7 Best Places To Visit In New Zealand

Jul 02, 2020

New Zealand is an adventure junkie’s paradise. Its enchanting natural beauty, dramatic snow-capped mountains, majestic ice floes, glacial lakes and dormant volcanoes, is perfectly tailored for those seeking adrenaline and excitement. 

Not only did New Zealand invent bungee jumping, its skiing is world class, its ski-dives are magnificent (especially over Wanaka)  and it’s white water rafting is unmatched. Once you’re done playing, search for whales and dolphins that hug the coastlines, learn the haka with the friendly locals or explore Middle Earth and the Village of Hobbiton.

From beaches to volcanoes to inspiring lakes, New Zealand is truly an adventurer’s playground.

However, before we dive into the must-see tourist attractions in Tanzania, first we must cover the important “essentials”.


Mount Cook National Park, New Zealand

When to Travel

The most popular time to visit New Zealand is during summer: December to March. Due to the weather, Peak season is around Christmas. This is a magical time to go because the Kiwis themselves are on holiday.

October-November is generally quite quiet and the weather is also generally moderate. 

The winter months (June – September) are quite very wet, especially in the North Island, so bear that in mind when planning your adventure-seeking activities.


Visa Requirements

Depending on where you are travelling from, you may need a “Visit Visa” or a “New Zealand Electronic Travel Authority” before entering the country. These will allow you to visit and travel around for a set amount of time. 

Visas can take several weeks to process, so familiarise yourself with any requirements as soon as you have booked your trip to allow for processing time.

For the most up to date information on visa requirements, we recommend you contact the New Zealand embassy in your country or visit http://www.immigration.govt.nz



England and Māori



New Zealand Dollar



New Zealand  timezone is GMT+12

The Must-See Attractions and Destinations in New Zealand​​

In no particular order

1. Queenstown (South Island)

Queenstown, New Zealand

Snuggled down the southwest side of New Zealand’s Southern Island, Queenstown is the countries adventure capital. For those in search of adrenaline, you may have just found your dream location. Bungee jumping, white water rafting, hiking trails, paragliding, jet boating, rock climbing, mountain biking, and skiing are just a small handful of the adrenaline-fueled things to do in Queenstown.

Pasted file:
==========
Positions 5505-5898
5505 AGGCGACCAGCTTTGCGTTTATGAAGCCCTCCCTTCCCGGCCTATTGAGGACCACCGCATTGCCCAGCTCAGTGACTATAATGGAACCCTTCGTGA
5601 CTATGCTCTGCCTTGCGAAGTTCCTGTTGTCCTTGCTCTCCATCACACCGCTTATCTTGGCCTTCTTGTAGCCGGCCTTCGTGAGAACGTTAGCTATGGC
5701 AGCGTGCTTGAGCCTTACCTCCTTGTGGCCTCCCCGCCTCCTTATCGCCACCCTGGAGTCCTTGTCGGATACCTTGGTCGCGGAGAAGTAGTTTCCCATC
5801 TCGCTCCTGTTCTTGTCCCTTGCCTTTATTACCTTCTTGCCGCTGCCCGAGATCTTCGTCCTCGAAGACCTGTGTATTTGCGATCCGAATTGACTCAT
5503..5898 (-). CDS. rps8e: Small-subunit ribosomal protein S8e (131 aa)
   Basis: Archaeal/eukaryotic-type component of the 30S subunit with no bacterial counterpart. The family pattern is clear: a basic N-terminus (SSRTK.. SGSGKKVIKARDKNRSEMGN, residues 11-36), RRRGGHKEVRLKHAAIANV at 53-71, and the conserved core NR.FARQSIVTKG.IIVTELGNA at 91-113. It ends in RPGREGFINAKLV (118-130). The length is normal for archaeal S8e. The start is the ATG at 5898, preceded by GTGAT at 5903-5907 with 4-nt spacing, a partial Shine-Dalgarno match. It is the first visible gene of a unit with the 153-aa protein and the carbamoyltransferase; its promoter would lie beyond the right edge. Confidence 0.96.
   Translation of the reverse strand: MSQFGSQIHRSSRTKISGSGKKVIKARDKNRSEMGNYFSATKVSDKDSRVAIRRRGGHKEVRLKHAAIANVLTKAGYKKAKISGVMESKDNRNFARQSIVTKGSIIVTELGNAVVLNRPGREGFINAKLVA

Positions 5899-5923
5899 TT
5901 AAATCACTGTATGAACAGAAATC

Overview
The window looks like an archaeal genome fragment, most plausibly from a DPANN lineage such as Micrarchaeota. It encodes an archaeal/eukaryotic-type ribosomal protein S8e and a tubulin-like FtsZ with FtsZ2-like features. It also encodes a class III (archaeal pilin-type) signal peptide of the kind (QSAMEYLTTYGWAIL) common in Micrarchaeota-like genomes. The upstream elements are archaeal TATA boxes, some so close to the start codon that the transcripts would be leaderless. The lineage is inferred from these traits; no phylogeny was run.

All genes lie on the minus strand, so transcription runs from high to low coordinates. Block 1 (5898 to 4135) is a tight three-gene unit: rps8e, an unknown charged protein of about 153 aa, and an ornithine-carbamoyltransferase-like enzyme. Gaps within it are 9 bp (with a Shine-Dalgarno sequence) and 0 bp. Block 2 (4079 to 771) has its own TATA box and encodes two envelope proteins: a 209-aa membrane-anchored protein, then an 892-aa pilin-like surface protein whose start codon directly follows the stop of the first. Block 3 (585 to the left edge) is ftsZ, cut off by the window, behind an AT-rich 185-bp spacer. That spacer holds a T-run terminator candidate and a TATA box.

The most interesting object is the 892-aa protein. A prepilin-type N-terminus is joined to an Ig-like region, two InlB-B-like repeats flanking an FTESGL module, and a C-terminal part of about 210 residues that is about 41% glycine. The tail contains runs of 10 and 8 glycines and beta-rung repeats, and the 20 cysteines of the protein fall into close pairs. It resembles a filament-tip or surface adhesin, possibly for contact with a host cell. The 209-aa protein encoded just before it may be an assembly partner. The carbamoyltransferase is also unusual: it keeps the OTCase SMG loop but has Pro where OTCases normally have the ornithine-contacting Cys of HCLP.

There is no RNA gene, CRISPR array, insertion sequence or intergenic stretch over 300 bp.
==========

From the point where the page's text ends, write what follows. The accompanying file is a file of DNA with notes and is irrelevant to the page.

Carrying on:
During the winter and spring months (June to October), Queenstown is known for world-class skiing, while the summers see travellers tackle the world’s highest cliff jump (Shotover canyon swing) and top-grade white-water rafting routes.  

In addition to the adventure sports, however, Queenstown also offers some finer comforts. With first-class hotels, spas, restaurants, galleries, and shops, Queenstown can act as the perfect getaway after an acion-packed weekend. It’s also a great base for sightseeing trips to the Central Otago (gold-mining towns and the Middle Earth from the Lord of the Rings movies) and sits right on the banks of the deep-blue Lake Wakatipu- a must see!

Queenstown also boasts a vibrant nightlife with the town’s small central area packed with bars and restaurants for all to enjoy.

2. Aoraki/Mt Cook National Park (South Island)

Mount Cook, New ZEALAND

Exquisite glaciers, epic mountain ranges and remarkable rocky terrain, Aoraki/Mt Cook National Park is utterly breath-taking!

Situated in the heart of the Southern Alps, New Zealand’s tallest mountain, Mt Cook, boasts over 23 peaks (all over 9,800 ft), a World Heritage area (Te Wāhipounamu) and unbeatable views. Whether you are a comlete beginer or an experiencer climber, Mount Cook National Park provides for all.

Incredibly, over 40% of the park is covered in glaciers and attracted the likes of Sir Edmund Hillary, who trained here before his legendary Mount Everest ascent. 

Nature enthusiasts will enjoy the diversity of flora and fauna, with more than 300 species of alpine plants and 40 species of birds. The famed 

Mount Cook Village is a great base for exploring the park and acts as the perfect starting point for activities including ski touring, heli-skiing, wild hunting, and backcountry hiking.

Make sure you stay past sunset for a visit to the Aoraki Mackenzie International Dark Sky Reserve, where light pollution is strictly controlled for amazing stargazing opportunities.

3. Fiordland National Park and Milford Sound (South Island)

Milford Sound, New Zealand

Often referred to as the “eighth wonder o the world”, Fiordland National Park is a renowned Wolrd Heritage Site and home to the great Milford Sound. 

Formed by glaciers during the Ice Age, the landscape around Milford Sound still bears evidence of its creation in the form of epic scenery. The secluded fiord welcomes thousands of visitors each year – who normally spend a full day cruising the inky waters and admiring the natural scenery by boat or kayak.

For the more adventurous type, however, visitors have the chance to hike the stunning “Milford Track”. Cliffs rising from fjords crowned by mountains and waterfalls, glaciers sculpting dramatic landscapes and waters carving the faces of MilfordDusky, and Doubtful Sounds – many visitors spend between 2-5 days galavanting through one of the most beautiful places on the planet.

Routes will take you to explore gushing cascades, offshore islands, rain forests, abandoned lakes, and craggy mountain peaks.